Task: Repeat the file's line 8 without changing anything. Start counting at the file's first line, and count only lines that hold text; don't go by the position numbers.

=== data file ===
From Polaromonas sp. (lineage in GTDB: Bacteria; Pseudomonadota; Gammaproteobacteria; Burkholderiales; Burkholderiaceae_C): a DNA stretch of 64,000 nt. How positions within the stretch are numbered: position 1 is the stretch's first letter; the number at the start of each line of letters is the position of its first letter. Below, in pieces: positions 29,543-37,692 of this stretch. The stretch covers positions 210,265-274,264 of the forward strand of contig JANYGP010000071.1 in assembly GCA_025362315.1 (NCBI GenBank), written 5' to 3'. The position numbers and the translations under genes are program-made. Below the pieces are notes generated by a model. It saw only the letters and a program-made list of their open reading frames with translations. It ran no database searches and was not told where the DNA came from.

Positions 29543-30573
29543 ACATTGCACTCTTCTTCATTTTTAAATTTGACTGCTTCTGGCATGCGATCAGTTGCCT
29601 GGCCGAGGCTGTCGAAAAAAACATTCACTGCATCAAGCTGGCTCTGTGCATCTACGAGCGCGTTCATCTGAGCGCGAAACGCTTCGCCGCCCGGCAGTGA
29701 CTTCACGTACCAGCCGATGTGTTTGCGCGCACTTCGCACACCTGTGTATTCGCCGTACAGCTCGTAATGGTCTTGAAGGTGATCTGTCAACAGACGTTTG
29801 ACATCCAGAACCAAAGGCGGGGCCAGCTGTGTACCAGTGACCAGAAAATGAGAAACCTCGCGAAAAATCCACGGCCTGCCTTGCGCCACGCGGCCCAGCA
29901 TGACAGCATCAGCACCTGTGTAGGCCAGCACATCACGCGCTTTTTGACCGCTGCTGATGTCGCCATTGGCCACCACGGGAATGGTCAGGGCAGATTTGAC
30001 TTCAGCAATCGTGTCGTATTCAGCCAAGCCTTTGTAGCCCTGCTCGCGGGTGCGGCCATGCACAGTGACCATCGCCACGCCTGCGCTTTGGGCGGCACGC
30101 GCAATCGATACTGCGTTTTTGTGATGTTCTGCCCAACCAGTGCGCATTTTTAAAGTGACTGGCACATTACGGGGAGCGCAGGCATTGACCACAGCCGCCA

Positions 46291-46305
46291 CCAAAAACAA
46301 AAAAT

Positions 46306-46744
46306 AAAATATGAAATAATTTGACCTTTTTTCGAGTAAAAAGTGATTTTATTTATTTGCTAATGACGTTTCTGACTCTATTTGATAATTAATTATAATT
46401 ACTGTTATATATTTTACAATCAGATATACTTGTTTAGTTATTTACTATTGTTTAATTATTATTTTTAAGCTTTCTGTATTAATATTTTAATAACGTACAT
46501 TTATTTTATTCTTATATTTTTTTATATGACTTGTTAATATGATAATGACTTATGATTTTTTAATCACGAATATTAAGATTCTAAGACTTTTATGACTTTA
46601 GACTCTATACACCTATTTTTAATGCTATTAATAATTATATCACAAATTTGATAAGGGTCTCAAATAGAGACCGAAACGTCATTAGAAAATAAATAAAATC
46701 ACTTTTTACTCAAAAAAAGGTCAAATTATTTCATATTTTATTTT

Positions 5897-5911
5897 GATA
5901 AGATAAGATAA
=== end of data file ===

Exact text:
30001 TTCAGCAATCGTGTCGTATTCAGCCAAGCCTTTGTAGCCCTGCTCGCGGGTGCGGCCATGCACAGTGACCATCGCCACGCCTGCGCTTTGGGCGGCACGC